Sixteen years after Pablo Escobar died in a hail of bullets, crowds of tourists are descending on his luxurious ranch to celebrate the tacky taste and violent times of South America’s most notorious drug lord.
The unexpected success of Hacienda Napoles as an attraction has disturbed the government of Colombia, where Escobar’s foot soldiers were paid $1,000 for every official and policeman they shot.
The ranch is presented as an “anti-crime museum” but many visitors maintain that Escobar, once named by Forbes magazine as the world’s seventh richest man, was a Robin Hood figure who shared his $25 billion (£15 billion) fortune with the Colombian poor.
So popular has the hacienda become that lawyers for some of the victims of his reign of terror in the 1980s are seeking a share of the profits it generates from souvenirs — including replica guns, fake Escobar moustaches and 12in plaster statues that croak his final words: “They kill me.”
Visitors enter the 5,000-acre estate near Medellin under an arch topped with a replica of the light aircraft in which Escobar’s gang flew its first 5,000lb consignment of cocaine to the United States.
Inside his mansion are fading Gianni Versace fittings and furniture that Escobar’s family picked up on trips to Miami before the clan became too infamous to travel.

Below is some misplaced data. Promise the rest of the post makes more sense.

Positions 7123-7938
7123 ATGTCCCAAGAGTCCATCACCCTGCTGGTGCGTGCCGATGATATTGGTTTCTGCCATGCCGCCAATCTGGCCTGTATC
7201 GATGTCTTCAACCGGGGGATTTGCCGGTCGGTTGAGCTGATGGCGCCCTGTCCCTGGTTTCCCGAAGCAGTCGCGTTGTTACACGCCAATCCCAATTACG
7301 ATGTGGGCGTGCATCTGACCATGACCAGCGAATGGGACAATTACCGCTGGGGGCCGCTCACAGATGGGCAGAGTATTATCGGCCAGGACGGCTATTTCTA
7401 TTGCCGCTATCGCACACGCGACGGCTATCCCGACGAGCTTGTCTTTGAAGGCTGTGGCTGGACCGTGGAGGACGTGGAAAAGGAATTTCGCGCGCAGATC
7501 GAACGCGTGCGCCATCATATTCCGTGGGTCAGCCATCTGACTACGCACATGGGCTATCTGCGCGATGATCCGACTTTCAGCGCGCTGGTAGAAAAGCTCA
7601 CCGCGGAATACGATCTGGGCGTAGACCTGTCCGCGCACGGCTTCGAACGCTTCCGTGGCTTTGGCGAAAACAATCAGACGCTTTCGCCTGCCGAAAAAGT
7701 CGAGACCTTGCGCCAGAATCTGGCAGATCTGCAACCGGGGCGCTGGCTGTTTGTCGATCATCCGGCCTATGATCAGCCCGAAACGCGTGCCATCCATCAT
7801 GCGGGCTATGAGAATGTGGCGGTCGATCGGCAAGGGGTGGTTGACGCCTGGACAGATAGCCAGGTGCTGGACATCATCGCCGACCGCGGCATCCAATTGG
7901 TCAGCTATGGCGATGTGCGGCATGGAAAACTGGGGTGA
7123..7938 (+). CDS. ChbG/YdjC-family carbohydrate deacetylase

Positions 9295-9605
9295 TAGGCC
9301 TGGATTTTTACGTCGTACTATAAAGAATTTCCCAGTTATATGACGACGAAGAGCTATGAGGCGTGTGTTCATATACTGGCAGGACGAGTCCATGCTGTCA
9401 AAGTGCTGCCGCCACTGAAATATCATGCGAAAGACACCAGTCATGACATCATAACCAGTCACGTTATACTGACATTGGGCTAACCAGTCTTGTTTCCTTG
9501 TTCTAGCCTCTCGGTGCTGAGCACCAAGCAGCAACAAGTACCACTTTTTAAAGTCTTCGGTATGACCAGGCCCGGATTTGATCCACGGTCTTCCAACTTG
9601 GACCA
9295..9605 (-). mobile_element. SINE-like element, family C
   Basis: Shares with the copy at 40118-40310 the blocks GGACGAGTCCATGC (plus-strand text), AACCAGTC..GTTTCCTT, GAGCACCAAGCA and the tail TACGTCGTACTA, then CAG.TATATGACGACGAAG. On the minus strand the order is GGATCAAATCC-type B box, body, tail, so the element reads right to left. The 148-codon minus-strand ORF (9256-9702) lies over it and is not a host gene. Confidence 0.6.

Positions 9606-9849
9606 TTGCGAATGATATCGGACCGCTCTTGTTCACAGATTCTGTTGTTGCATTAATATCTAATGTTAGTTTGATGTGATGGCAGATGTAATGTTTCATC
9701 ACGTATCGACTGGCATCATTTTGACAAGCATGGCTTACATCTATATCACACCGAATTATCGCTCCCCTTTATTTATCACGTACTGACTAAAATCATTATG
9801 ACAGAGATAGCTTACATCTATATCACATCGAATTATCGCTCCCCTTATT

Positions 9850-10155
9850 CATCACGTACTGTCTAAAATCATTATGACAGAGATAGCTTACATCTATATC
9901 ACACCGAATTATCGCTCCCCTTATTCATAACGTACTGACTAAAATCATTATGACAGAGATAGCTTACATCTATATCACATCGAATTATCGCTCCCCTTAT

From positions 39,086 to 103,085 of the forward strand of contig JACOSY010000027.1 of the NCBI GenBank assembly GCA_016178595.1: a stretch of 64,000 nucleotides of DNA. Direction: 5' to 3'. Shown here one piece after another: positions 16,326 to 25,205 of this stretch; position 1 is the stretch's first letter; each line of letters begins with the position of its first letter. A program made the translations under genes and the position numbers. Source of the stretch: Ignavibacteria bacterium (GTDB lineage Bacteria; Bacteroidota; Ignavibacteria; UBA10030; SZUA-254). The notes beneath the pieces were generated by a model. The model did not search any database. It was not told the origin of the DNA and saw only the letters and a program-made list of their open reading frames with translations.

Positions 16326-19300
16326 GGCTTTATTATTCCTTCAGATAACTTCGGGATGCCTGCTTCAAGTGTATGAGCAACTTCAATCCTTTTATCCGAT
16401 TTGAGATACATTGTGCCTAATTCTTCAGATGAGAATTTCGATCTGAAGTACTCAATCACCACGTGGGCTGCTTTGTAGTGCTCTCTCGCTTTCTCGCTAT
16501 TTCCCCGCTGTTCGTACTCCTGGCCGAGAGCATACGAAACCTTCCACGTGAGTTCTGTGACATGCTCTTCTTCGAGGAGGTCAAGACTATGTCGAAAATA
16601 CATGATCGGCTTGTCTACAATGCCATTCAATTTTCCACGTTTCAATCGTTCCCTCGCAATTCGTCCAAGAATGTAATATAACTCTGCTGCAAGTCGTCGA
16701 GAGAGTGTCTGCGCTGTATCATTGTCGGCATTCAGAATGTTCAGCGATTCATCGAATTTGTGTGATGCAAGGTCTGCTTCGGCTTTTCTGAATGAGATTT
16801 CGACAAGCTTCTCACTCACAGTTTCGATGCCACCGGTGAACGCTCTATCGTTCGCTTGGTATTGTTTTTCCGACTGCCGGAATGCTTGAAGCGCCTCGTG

Associates said he adapted his “narco-deco” style from the 1983 gangster movie Scarface, including a taste for collecting big cats, giraffes and elephants. Escobar imported the first herd of hippos into South America. The original four have now become 27 beasts.
The drug baron was especially proud of his Jurasico Park, a group of life-sized dinosaur statues and a golden pterodactyl made up from authentic bones. Guests can also race go-karts around his track. The ranch has retained his collection of classic cars, a bullring where he staged executions and a landing strip.
Escobar said aircraft allowed him to “industrialise the distribution” of Colombian cocaine and turn it into the most fashionable drug of the 1980s. At one point he controlled 80% of the world’s cocaine trade.
In 1991, when the Medellin cartel was killing more than 7,000 people a year with guns, bombs and chainsaws, he gave himself up.
He escaped from his lavishly appointed cell when real prison beckoned and went into hiding in the slums of Medellin. US-trained police finally tracked him down in 1993 and, as he scrambled to escape across rooftops, they shot dead the 44-year-old gangster.
Escobar’s widow insists that she is still the owner of the ranch. Maria Victoria Escobar, 38, who has moved to Argentina, claims to be “truly sickened” by its fate.
“She was always very careful whom she let in through the front door,” a family associate told a Bogota magazine last week.